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Foundation for the National Institutes of Health and Cancer Research Institute Announce New Collaboration in Cancer Immunotherapy

The Foundation for the National Institutes of Health (FNIH) and the Cancer Research Institute (CRI) announced today that FNIH has selected CRI to be its source of landscape intelligence in immuno-oncology, also called cancer immunotherapy. This collaboration draws on CRI’s 65 years of leadership in cancer immunotherapy and its first-in-class immunotherapy landscape analyses produced by members of the Anna-Maria Kellen Clinical Accelerator program at CRI.

With the unprecedented progress of cancer immunotherapy in clinical settings, many treatment paradigms in various cancer types are being rewritten, evidenced by more than 40 FDA approvals of cancer immunotherapies since 2011. This explosion of clinical innovation brings great excitement but also many challenges to effectively harness the enthusiasm in the field. To harmonize efforts and avoid duplication, FNIH has recently launched the public-private Partnership for Accelerating Cancer Therapies (PACT) to identify, develop, and validate biomarkers with the aim of advancing new cancer immunotherapies. FNIH also has been testing novel cancer immunotherapies in a master protocol-based clinical trial—Lung-MAP—and would use data and analyses from CRI to identify potential trials for PACT and immunotherapy combinations suitable for testing in Lung-MAP.

CRI’s Clinical Accelerator provides a unique nonprofit-academic-industry partnership platform that allows innovative combination cancer immunotherapies to be tested in multi-center, proof-of-concept clinical trials, including nine ongoing trials. In addition, the Clinical Accelerator team has built a first-in-class clinical cancer immunotherapy database that has enabled insightful analyses on the landscape of the field.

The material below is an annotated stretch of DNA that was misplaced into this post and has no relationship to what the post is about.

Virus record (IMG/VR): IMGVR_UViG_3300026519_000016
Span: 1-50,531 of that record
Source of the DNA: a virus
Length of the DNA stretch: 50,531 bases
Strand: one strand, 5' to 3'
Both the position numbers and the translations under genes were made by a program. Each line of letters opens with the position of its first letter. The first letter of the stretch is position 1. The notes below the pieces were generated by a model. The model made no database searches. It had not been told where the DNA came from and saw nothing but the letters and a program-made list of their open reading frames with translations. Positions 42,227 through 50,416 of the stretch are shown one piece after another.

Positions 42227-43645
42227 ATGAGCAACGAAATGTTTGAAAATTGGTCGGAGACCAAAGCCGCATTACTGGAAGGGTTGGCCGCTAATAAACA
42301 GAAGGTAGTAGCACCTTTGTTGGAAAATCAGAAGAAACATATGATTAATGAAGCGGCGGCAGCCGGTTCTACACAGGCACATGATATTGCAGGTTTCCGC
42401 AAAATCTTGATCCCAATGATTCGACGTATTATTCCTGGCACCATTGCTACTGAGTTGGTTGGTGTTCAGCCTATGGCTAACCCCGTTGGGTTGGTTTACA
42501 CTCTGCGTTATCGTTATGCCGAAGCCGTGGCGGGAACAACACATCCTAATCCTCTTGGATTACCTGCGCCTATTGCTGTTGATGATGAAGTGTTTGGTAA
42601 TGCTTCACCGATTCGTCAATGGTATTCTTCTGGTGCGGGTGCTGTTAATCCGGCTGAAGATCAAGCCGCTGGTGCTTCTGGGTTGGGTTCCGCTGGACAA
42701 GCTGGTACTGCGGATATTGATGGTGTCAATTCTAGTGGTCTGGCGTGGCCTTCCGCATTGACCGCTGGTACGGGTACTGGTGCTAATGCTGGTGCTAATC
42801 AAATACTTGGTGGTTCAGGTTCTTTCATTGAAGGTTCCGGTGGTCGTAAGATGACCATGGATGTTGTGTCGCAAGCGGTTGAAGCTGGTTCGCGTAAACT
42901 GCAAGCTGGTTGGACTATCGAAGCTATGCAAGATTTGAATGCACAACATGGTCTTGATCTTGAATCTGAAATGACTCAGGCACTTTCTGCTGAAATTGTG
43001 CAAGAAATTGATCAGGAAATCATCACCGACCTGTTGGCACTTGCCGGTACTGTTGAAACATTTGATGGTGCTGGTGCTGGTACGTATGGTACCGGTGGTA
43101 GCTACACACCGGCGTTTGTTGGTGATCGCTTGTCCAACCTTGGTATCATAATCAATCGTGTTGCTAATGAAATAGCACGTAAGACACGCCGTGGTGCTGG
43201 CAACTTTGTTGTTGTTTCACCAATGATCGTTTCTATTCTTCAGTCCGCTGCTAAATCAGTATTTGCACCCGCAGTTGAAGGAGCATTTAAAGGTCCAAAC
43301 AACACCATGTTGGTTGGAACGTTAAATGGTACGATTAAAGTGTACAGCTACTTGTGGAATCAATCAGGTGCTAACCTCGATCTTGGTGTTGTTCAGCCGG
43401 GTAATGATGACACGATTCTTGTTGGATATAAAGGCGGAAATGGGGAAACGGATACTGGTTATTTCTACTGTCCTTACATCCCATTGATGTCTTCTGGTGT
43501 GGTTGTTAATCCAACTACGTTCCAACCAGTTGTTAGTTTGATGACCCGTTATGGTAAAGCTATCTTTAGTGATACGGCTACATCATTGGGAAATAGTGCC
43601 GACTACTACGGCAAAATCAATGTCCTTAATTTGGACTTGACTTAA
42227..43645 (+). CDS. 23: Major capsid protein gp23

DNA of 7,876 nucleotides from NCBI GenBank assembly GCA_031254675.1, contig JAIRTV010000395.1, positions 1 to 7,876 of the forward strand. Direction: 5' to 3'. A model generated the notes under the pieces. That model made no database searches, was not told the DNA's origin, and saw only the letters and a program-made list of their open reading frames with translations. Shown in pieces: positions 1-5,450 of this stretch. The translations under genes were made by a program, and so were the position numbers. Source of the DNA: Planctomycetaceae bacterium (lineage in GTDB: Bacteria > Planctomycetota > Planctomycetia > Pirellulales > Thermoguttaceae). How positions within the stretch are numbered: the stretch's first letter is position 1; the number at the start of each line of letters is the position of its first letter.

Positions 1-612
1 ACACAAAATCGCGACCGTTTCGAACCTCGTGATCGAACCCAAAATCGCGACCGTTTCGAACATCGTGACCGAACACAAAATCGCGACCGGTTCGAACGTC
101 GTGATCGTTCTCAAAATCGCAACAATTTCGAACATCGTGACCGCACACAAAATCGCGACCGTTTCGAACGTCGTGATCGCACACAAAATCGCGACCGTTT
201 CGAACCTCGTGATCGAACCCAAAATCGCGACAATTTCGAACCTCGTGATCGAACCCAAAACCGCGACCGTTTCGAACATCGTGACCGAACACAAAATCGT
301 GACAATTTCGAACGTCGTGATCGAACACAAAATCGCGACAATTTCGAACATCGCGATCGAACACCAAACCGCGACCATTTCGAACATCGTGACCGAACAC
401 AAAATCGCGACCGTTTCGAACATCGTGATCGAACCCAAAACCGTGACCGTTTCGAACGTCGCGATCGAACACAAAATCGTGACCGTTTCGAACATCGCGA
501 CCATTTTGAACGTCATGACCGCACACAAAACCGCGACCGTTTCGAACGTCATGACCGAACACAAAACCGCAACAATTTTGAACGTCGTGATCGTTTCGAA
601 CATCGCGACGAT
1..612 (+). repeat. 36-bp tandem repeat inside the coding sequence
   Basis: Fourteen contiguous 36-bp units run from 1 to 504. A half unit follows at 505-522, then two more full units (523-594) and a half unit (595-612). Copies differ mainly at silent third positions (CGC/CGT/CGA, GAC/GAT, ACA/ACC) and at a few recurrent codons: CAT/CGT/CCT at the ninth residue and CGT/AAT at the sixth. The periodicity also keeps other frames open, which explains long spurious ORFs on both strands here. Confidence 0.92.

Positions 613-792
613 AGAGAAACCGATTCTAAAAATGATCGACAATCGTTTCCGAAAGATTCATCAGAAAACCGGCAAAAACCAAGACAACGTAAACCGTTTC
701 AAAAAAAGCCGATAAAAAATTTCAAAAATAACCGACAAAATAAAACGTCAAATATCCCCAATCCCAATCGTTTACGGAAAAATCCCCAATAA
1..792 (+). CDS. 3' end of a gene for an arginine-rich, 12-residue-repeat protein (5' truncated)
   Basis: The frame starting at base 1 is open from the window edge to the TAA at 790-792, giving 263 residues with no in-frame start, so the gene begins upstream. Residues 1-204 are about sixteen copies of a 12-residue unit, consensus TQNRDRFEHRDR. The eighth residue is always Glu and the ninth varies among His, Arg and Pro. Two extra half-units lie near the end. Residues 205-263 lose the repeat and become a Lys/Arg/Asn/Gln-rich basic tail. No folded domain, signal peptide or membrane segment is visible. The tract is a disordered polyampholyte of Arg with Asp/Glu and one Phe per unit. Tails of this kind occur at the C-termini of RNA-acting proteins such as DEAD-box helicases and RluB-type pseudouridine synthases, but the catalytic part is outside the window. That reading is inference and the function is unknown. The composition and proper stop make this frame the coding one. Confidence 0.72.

“We felt the high-quality, neutral, and scientifically curated analyses from the longest-operating cancer immunotherapy nonprofit would greatly enhance our ability to provide strategic guidance to our immunotherapy-related project teams,” said Stacey Adam, Ph.D., director for cancer research partnerships from FNIH. “CRI is a distinguished nonprofit organization within the cancer immunology field with a track record of successful partnerships, making us confident in the success of our collaboration.”

“Our cancer immunotherapy intelligence is built on decades-long relationships with the leading physicians, scientists, and academic research centers in cancer immunotherapy,” noted Vanessa Lucey, Ph.D., MBA, director of the CRI Venture Fund and Clinical Accelerator. “The quality of our intelligence has been recognized by leading academic journals as well as our clinical partners,” she added.

“The most exciting part is the shared vision between FNIH and CRI, as we both believe the cancer immunotherapy field can accelerate delivery of clinical benefits to patients by working more efficiently together, and by bringing government, academics, industry, patient advocates, and nonprofits to the same table,” said Dr. Adam.

“In this sense, the collaboration of FNIH and CRI is natural and organic, and we believe this will generate synergy between two great nonprofit organizations,” said Dr. Lucey.

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